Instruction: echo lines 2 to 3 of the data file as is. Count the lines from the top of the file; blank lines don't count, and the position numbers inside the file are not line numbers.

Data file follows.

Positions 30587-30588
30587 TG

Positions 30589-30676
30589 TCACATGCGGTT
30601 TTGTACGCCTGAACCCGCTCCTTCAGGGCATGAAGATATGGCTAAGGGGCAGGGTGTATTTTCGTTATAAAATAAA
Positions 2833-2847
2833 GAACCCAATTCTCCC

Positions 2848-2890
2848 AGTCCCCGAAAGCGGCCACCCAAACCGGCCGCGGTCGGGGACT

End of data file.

30587 TG

Positions 30589-30676